The history of the control chart emanates from the world of manufacturing and the works of Walter Shewhart in the 1930's. It has evolved to become a sophisticated and robust method for controlling quality in many situations. The underlying methodology analyzes variance between moving ranges of data points, and produces upper and lower control limits based on formulae, which show the limits within which any given data point will reside ~98% of the time in normal circumstances ("Normal" Variation). It also shows by a series of rules applied to data points when any given data point (or set of data points) is exhibiting behavior that is outside of the normal variation ("Special Cause" Variation). Many good books have been written on this subject, one of the more recent being Measures of Success by my fellow quality scientist Mark Graban. In this book, Mark lays out the history of the control chart, and its application in healthcare fields. It's simple, easy to digest and well recommended by this author. 

The Vermont Covid-19 Infection Rate as a Control Chart

This is the progression of the Vermont Covid-19 infection rate from mid April 2020 to present day. You can see the relatively stable starting phase, which was the tail end of the initial surge in cases. The second phase was post lockdown, when almost no-one was moving, working or socializing. The third phase was the discovery of a new cluster of cases in Winooski, and the fourth phase is the progression of mostly day to day infection rates, but with two additional clusters producing spikes also. You can see that in each phase, control limits are calculated which define the range of normal variation. In the third phase, these are very wide. In the second phase, narrow. In the world of quality science, we use these ranges to indicate if a variable is in or out of control. 

This method has its limits though. It is not a panacea or magic bullet. Its main purpose is to show when any given data point warrants an investigative or corrective response. The rules I mentioned previously govern which points should be investigated and which should not be. The Infection Rate is the output of a complex system (the world), with multiple variables affecting the rate in simple and complex ways. In the quality world, we would use this to indicate when corrective action was necessary and then instigate investigations into root causes for potential improvement using fishbone diagrams, driver diagrams and other tools. I would like to think that someone is going down this pathway with the Covid-19 infection rate in VT, but I have seen no evidence of that.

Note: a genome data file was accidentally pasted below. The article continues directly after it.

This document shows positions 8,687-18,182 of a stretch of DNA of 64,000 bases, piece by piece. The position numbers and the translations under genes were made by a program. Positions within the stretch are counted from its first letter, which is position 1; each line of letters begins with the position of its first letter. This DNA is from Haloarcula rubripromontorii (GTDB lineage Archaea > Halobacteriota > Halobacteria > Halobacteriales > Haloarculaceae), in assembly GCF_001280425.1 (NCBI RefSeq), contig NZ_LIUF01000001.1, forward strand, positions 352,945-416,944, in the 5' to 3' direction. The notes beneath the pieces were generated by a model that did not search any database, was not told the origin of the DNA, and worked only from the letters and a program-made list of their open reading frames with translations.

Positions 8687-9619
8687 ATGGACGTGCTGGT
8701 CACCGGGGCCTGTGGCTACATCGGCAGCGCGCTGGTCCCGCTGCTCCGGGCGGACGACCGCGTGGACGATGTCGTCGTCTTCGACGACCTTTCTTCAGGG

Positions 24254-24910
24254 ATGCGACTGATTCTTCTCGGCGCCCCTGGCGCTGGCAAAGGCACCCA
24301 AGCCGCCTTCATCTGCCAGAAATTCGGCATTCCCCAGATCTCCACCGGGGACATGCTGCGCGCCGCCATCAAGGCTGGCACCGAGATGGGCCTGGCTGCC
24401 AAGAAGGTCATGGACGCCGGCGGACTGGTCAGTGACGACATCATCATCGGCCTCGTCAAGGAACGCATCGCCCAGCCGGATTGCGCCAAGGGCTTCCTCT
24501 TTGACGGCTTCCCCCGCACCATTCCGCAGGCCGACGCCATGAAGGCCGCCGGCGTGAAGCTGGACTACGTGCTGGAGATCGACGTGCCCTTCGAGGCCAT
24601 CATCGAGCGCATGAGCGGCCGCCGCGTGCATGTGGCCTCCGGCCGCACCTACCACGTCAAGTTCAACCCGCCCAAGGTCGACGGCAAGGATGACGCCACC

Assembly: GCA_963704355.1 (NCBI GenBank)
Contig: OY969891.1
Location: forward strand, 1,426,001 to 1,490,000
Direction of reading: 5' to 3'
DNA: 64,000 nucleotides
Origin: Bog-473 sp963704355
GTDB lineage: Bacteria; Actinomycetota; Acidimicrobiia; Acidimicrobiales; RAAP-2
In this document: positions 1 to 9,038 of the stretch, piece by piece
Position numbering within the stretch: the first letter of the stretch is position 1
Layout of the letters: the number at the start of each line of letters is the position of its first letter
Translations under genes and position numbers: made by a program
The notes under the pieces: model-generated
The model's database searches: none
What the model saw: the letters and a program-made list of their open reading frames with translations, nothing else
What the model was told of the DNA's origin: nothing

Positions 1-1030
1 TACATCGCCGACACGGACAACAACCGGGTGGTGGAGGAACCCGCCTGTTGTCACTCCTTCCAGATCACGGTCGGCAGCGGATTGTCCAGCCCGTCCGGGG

Conclusions

Using a control chart rather than a straight run chart to represent the Covid-19 Infection Rate is more useful to the public and epidemiologists alike, as it shows not just the point to point progression, but also the severity of variation between points and therefore, if corrective action should be undertaken. It provides the data against the often expressed sentiment of "The rate is down to Zero! We've done it! We've controlled the Infection rate! Everyone back to work, socializing, normality". It shows that any given data point exists not in isolation, but in the latest of a sequence of outputs from a constantly varying complex system, governed by rules. Those rules can be used to show if any given data point needs to be investigated further, and more to the point, if it DOESN'T need investigating further. I hope to see the use of this tool expand in health departments nationwide. In the meantime, I'll continue to keep this chart up to date and post on this site. 

If anyone needs clarification on anything in this article, please contact me at This email address is being protected from spambots. You need JavaScript enabled to view it.